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We will spend the next 3 mornings building stoves in the homes of those identified as the most in need in Abelines. As well as visit homes for food distributions in the afternoons.

Please keep us in your prayers throughout our week here!

yarn bombing and paint fumes

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You may say I’m a dreamer... but I’m not the only one

Dreams. We all have them, but we don’t always get to see them become reality. But that’s the beautiful thing about being a dreamer: there is always something to push towards, something to strive for. Our team had the incredible opportunity to help a vision and dream come true. Krochet Kids intl. launched their Peru location over a year ago, and an awesome man named Blake led the way. He, his wife, and four kids moved from Southern California to Lima, Peru, building the Peru factory from the ground up.

Krochet Kids? What is that?

If you haven’t heard of Krochet Kids intl. yet, then pay attention! This organization is really amazing. Now, there are few things that excite me more than social entrepreneurship. I’ve had the pleasure of working for a really amazing company that sort of launched the philanthropic business model into mainstream America, and I love seeing what these companies can do. Krochet Kids is all about sustainability (among other things). What sets them apart from the rest of the companies that go into other countries and set up factories, is that not only do they provide jobs for the people who live in the area, but they also set out to educate and mentor them so that they can take what they learned and bring it into their community. Empowerment!

The dream

Because mentoring is such a big piece of what Krochet Kids does, Blake had a vision for what their mentoring space would look like. He and Danny schemed and dreamed together, and came up with a blueprint/plan for what the space could look like. It involved tearing down walls, building walls and doors, repainting the entire space, and yarn bombing. They also wanted to provide chairs for the women (previously, they would have to bring their chairs from the factory across the street, up the stairs that can only be described as a steep climb, and into the room in order to sit on something).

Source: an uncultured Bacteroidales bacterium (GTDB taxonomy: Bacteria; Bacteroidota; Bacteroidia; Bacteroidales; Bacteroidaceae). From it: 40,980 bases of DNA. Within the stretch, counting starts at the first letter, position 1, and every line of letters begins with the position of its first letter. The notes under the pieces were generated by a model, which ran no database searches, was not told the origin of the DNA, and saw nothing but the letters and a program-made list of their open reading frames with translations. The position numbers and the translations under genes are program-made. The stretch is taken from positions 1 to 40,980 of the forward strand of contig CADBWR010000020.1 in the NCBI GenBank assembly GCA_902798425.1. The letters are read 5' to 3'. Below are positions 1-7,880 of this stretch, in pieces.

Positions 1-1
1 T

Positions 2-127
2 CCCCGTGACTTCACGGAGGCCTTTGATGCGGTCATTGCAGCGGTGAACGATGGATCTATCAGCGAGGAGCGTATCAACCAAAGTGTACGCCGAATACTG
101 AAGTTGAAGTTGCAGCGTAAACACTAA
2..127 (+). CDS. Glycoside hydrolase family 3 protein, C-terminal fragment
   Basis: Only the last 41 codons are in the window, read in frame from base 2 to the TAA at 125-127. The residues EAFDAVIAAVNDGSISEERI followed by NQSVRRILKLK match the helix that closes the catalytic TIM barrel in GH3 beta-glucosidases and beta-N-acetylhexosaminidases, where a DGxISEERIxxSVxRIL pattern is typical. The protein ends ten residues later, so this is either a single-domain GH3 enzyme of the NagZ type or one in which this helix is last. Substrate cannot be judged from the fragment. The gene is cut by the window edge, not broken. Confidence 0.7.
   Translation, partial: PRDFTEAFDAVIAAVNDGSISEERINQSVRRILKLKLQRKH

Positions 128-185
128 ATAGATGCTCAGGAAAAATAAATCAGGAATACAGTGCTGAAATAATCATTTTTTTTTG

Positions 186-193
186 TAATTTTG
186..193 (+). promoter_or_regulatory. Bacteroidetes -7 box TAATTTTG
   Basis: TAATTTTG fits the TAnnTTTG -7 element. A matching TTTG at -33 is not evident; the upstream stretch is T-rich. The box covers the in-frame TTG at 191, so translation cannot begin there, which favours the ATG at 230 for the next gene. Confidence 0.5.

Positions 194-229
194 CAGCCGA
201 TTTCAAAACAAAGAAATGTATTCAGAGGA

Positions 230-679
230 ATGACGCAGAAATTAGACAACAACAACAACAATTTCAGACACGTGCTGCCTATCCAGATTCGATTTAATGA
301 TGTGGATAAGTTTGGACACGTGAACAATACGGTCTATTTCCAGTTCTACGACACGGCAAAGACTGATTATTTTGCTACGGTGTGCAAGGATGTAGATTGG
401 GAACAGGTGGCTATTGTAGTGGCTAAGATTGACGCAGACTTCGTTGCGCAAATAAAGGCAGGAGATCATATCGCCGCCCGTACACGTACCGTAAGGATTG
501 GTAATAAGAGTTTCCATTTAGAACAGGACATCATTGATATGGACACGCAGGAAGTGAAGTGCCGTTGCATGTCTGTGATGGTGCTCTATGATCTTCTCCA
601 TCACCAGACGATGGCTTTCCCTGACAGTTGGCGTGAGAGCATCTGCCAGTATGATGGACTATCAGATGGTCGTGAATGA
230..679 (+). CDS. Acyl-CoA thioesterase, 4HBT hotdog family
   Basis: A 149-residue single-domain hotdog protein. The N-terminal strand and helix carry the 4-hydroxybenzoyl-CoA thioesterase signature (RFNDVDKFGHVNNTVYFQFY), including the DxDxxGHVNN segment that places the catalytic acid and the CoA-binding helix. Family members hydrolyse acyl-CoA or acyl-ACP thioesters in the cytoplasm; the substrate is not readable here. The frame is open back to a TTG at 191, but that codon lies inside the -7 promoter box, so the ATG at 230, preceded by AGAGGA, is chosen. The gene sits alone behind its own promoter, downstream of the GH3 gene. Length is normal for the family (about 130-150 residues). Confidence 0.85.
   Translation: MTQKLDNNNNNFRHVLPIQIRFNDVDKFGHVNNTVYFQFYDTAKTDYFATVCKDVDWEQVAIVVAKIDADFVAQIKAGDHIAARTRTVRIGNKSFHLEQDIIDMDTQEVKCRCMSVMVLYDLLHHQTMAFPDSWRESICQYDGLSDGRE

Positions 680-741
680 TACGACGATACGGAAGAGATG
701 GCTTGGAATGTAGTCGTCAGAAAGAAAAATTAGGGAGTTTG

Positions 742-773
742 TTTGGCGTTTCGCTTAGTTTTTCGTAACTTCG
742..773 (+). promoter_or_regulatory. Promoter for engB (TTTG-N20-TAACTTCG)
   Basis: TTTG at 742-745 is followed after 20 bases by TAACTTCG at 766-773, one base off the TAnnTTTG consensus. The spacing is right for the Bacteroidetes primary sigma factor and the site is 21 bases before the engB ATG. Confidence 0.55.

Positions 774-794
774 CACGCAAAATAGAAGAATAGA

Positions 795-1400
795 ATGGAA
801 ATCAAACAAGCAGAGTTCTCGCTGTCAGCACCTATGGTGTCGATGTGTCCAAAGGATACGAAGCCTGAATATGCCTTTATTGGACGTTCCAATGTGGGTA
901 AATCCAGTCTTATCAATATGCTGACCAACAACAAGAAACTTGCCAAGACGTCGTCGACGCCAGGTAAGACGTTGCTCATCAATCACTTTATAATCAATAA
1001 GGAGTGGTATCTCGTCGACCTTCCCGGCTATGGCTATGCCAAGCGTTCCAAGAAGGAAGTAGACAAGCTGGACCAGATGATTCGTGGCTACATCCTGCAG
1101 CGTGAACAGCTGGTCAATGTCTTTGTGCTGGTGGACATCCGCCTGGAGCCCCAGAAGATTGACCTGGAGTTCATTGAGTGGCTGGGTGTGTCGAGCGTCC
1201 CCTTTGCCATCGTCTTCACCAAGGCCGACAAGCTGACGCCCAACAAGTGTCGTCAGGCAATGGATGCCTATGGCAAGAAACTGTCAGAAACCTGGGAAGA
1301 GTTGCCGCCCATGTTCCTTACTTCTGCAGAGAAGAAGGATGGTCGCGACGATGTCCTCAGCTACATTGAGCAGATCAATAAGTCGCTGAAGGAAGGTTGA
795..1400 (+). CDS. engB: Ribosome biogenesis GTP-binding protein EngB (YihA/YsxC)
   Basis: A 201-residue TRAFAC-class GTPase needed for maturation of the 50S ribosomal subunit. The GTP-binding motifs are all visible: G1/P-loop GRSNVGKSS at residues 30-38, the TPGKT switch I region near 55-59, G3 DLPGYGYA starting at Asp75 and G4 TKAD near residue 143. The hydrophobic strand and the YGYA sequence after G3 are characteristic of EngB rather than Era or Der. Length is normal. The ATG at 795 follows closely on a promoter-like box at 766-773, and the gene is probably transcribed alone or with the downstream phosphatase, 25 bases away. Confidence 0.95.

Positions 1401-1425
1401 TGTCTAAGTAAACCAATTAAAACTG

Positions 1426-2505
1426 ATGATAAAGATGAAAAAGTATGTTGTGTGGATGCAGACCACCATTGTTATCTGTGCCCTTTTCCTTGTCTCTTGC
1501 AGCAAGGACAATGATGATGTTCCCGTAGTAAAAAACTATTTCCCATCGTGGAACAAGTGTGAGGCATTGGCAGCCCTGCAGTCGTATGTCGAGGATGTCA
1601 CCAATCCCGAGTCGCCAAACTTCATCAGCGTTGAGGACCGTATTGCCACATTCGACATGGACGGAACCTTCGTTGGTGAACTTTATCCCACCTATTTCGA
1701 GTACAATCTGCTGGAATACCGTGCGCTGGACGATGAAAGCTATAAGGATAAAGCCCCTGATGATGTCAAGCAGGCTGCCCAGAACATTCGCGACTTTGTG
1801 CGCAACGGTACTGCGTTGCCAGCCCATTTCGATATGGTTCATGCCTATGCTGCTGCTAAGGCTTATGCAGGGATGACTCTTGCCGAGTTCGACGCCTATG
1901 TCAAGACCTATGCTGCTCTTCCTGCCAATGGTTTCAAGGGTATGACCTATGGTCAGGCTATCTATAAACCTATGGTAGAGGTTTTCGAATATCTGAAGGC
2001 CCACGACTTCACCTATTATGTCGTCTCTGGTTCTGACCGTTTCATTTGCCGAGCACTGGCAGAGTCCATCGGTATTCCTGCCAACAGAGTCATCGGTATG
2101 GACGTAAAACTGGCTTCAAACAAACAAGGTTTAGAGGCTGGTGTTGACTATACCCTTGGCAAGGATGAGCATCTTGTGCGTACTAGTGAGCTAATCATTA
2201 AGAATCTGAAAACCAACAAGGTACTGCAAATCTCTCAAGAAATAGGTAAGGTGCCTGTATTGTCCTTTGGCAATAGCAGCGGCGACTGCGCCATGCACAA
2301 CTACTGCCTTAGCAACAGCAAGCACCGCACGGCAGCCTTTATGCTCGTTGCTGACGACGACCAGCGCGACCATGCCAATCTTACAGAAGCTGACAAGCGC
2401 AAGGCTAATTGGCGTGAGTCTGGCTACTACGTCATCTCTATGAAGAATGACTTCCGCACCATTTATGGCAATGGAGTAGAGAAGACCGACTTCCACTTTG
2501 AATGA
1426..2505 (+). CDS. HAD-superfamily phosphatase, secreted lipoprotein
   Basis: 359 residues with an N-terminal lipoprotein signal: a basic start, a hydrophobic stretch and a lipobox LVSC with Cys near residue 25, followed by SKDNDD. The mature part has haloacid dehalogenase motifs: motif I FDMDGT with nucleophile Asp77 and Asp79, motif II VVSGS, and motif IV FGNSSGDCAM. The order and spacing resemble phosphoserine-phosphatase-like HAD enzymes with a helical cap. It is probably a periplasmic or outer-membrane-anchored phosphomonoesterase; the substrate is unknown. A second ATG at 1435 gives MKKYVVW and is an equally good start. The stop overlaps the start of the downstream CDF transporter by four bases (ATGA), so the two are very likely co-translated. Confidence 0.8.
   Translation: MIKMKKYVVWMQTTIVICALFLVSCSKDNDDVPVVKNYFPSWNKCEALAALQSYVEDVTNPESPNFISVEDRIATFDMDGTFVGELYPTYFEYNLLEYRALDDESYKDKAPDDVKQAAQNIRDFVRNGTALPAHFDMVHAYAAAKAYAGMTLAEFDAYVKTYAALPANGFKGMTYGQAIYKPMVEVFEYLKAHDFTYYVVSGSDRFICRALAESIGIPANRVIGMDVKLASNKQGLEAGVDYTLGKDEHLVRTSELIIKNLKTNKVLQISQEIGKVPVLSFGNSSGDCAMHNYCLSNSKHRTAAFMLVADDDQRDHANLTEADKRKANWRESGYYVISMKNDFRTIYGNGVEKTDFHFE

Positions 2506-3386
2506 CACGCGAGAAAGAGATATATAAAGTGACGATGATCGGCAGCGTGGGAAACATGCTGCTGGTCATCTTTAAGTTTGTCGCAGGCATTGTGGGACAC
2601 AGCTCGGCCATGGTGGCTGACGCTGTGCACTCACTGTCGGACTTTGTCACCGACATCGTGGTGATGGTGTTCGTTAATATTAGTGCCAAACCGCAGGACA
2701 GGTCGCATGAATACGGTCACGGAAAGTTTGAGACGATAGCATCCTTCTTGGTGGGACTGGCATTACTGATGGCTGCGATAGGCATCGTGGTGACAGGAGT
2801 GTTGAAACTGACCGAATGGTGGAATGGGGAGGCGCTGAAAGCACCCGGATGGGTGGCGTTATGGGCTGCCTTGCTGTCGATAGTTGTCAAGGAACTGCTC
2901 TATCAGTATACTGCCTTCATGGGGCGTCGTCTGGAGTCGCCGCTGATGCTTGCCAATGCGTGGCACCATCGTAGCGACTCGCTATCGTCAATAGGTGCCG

There was a question as to whether our team could complete the project. Not any doubt in our abilities, but genuine consideration for the short amount of time that we would be at the worksite. To get a better grasp of what the space looked like when we arrived, here is a picture:

before What you don’t see are the 10 chairs that we had to sand and repaint, the three counter/cupboards that needed to somehow get into the space and sanded and refurnished, and the art that we wanted to include to brighten up the space. It may have seemed like a daunting task, but we were up for the challenge!

Hi-Ho... Hi-Ho

Each morning when we arrived, we assessed what needed to be done and then got to it! There were a few hilarious, yet dangerous moments. Like when Josh and Jose perched precariously on a ledge three stories up as a team of men lifted really really heavy counter/cupboards up to them. Or when Alicia, Josh and Andres experienced an electrical fire and someone (ahem) tried to fix it by sticking a screwdriver into the open wires. Or when our entire team was inhaling paint fumes for hours on end... it was only until Danny was giggling that we realized we probably needed a break!